Table of Contents
- Market Categories and Deployment Types
- Key Criteria Comparison
- GigaOm Radar
- Vendor Insights
- Analyst’s Take
- About Ron Williams
Artificial intelligence for IT operations (AIOps) encompasses the technologies that automate, identify, and resolve IT issues. Additionally, it can predict and automatically resolve concerns before they become problems.
The infrastructure, services, and applications in an enterprise produce different types of data, including metrics, performance data, and log data. As a key component in the development of operational and organizational awareness, AIOps combines data and information from across the enterprise to improve root cause analysis, prediction, and automatic response, reducing time to resolution (MTTR) and producing better enterprise-level outcomes. Moreover, the integration of business intelligence (BI) data enables AIOps to answer questions about the state of the entire business.
By providing a link between IT operations and business operations, an AIOps solution helps answer questions about the state of the entire organization (Figure 1).
Figure 1. Organizational Awareness is Built on Operational Awareness and Business Awareness
Organizational awareness requires the monitoring and observability of IT systems and operations. The relationships among monitoring, observability, and awareness (MOA) are shown in Figure 2. MOA refers to a process by which data about operations (IT) and business (people and processes) is tracked and evaluated to enable a company to develop organizational awareness.
- Monitoring provides the state of that single system and metrics about it (performance or a break/fix condition).
- Observability combines the state of multiple systems and asks additional questions about the health of these systems as a whole (such as why devices, systems, or applications are behaving a certain way within the context of IT).
- Awareness brings together all information about the company to evaluate whether operations (IT) and business (people and processes) are OK, what is likely to break next, and how to prevent problems before they are monitored or observed.
AIOps solutions perform MOA functions—either internally or by ingestion of data from other tools—and as such, this becomes a critical consideration when evaluating AIOps solutions.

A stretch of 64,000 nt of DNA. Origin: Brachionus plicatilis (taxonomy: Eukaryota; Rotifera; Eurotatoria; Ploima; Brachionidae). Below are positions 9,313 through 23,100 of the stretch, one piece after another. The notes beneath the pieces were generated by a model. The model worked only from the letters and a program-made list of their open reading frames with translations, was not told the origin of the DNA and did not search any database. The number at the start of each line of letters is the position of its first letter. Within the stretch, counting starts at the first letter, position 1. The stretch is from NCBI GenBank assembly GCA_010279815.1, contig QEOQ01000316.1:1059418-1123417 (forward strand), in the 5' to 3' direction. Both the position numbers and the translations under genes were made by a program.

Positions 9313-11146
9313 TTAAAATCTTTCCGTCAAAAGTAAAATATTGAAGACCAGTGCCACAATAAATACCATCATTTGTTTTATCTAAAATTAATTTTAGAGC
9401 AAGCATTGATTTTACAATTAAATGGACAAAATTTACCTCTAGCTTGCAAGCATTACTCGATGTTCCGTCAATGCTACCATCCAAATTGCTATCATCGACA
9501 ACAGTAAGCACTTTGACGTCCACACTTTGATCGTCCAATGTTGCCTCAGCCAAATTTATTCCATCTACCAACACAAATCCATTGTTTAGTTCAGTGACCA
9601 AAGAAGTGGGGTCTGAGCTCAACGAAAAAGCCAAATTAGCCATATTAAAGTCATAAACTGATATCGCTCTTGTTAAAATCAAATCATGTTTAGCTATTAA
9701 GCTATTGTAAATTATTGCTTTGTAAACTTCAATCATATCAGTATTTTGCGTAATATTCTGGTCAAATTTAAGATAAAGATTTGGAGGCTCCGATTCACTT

Figure 2. Monitoring, Observability, and Awareness Relationship
Vendor selection should be based on the needs of the organization, and the process involves more than just evaluating the technical capabilities of solutions. AIOps can be disruptive to organizations, and if the IT operations team lacks the technical and functional ability to move with changing business strategies, the political capital that may be required for successful implementation of an AIOps solution can be substantial.
With domain-specific tools, existing IT tools for monitoring and observability may have to be replaced or else the organization may have to live with redundant data gathering or analysis without retiring the displaced tools. However, if the displaced tools are retired, a single vendor can provide a solution that spans from monitoring to awareness.
In contrast, domain-agnostic solutions can be layered over existing tools, does not make them redundant, and requires less political expenditure. The challenge then becomes obtaining data from the various silos within the enterprise. Friction may be lower, but the time to value may be longer.
This GigaOm Radar report highlights key AIOps vendors and equips IT decision-makers with the information needed to select the best fit for their business and use case requirements. In the accompanying GigaOm report, “Key Criteria for Evaluating AIOps Solutions,” we describe in more detail the capabilities and metrics that are used to evaluate vendors in this market.
How to Read this Report
This GigaOm report is one of a series of documents that helps IT organizations assess competing solutions in the context of well-defined features and criteria. For a fuller understanding, consider reviewing the following reports:
Key Criteria report: A detailed market sector analysis that assesses the impact that key product features and criteria have on top-line solution characteristics—such as scalability, performance, and TCO—that drive purchase decisions.
GigaOm Radar report: A forward-looking analysis that plots the relative value and progression of vendor solutions along multiple axes based on strategy and execution. The Radar report includes a breakdown of each vendor’s offering in the sector.